I am trying to build a little lamp for a mini desk that I'm creating.
It's built with a LED and I would like it to remain ON also when the button isn't clicked, like a normal lamp.
The fact is that I would really like to not use an Arduino only for this little little piece of my miniature of my room, so: is there a way to let the led stay ON also if the button isn't clicked? Thanks
Sounds like you are using a momentary pushbutton as a switch. You need a latching switch, most likely a toggle switch. Or a slide switch. They do make latching push buttons, but clearly yours is not.
Oh, I understand. Can you link me a button like the ones that you spoke about from the Arduino Store?
I found this Grove - Button (P) — Arduino Official Store but I think that it's a different thing...
..and this https://store.arduino.cc/33mm-arcade-game-push-button-green
I sure can't find one on the Arduino Store. It's does not seem to be searchable, and is not a very good place to buy things like that.
Try Sparkfun for starters: Search Results for switch - SparkFun Electronics
Here is an example of an latching pushbutton: Metal Pushbutton - Latching (16mm, Blue) - COM-11972 - SparkFun Electronics
I hope this gets you started. You can always read up on switch types so that you know what to look for.
Thank you! One last question: how do I connect it to the led and the battery? It hasn't only 2 pins
I call it a "push-on push-off" switch. But "pushbutton on-off" or "pushbutton on-off latching" also seem to be common descriptions. Obviously, if it says "momentary" that's not what you want.
Thank you! One last question: how do I connect it to the led and the battery?
The battery, LED, current-limiting resistor,* and switch all go in series. When the switch is on (closed) you have a [u]complete circuit[/u], current flows and the LED comes-on. When the switch is off open) the circuit is open (or "broken") and no current flows.
- LEDs are non-linear so you need some kind of current-limiting or current control. We normally just use a resistor with "regular little LEDs". With "high-power" LEDs (1 Watt or more) we usually use a constant-current source (not easy to build).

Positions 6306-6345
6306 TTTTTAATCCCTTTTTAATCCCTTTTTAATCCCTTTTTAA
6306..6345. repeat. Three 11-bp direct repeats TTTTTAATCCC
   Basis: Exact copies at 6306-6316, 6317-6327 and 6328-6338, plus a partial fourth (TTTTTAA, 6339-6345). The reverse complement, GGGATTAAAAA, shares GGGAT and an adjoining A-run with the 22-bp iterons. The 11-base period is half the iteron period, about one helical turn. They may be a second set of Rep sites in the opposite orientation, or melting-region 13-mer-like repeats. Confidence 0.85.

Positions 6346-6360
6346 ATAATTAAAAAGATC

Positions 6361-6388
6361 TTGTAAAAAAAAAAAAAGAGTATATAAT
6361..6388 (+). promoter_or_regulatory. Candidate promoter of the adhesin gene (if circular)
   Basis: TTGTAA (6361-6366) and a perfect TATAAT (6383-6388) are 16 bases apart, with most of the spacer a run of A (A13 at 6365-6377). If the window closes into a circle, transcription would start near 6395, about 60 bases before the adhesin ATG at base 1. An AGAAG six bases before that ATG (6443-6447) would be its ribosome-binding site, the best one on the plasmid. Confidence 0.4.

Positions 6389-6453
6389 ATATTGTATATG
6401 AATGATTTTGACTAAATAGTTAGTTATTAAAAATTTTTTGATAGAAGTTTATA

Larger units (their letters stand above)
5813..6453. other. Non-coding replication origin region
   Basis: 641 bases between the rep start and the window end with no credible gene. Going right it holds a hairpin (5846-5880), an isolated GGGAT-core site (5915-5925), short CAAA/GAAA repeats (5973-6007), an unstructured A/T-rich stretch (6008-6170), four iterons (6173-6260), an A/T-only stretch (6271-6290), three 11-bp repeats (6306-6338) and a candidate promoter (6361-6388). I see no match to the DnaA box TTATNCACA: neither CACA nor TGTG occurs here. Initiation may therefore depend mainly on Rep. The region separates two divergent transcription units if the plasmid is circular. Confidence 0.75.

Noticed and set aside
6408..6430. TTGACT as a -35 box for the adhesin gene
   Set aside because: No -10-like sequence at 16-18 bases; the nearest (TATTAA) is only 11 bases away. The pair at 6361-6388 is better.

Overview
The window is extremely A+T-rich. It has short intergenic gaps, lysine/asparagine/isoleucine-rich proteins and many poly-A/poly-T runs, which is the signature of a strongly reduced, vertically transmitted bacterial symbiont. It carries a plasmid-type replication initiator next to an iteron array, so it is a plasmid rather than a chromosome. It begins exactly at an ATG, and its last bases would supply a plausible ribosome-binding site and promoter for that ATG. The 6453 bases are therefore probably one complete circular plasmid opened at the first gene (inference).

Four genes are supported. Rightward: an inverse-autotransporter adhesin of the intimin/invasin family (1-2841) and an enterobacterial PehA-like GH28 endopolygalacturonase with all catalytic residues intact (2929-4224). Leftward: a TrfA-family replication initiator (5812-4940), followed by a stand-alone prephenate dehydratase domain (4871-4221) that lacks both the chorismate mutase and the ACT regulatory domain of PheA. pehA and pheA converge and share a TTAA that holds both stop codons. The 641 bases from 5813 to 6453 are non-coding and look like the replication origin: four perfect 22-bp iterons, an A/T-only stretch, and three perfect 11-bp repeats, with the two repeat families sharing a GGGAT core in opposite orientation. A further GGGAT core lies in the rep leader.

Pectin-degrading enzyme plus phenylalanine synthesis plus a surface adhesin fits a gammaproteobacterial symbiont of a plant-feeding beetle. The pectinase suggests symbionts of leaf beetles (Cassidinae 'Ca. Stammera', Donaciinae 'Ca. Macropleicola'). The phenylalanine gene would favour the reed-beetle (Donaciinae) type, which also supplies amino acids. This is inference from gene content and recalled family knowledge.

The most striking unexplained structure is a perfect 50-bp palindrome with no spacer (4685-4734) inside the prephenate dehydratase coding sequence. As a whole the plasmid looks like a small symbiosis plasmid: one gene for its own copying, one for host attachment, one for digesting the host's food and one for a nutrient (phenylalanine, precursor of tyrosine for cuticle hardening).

I also found this one, but it has 3 pins: Voltage, Ground and....?
Just use the middle pin and any of the other pins. The middle pin is the wiper, it will connect to either of the other pins depending on which position it is in. Note that it is a three position switch. In the middle position the wiper connects to nothing.
Hook it up, and if the switch seems backwards to you move the wire on the outer pin to the other outer pin.
Wait wait I didn't understand the most part of your post. Keep in mind that I don't know English very well
Can you draw a little circuit? I will use it only for ON and OFF
Give me some time. I'll draw a picture for you. I am at work so I will work it in.
Thank you very much!
Typically the switch pin to use will be opposite of the position of the rocker, so if you view your switch as I show it to the right the LED would be on. Note that the resistor could be on either side of the LED, so if your circuit is a little different that's not a problem.
Still don't understand why there are 3 pins, but thank you very much for te draw!
It's a selector switch. Perhaps you have two leds. One wired to the left terminal, the other to the right terminal. When you flip the switch one way the left led is on, the right is off. Flip the switch the other way and the right led is on, and the left is off. If there is a middle position both would be off.
Switches like this can be used for selecting High or Low, or routing power to different circuits.
It's like and extra switch thrown in for free, use if if you like, or not.
You could use it to select different resistors for your lamp, for dim and bright for example.
Oh ok, thanks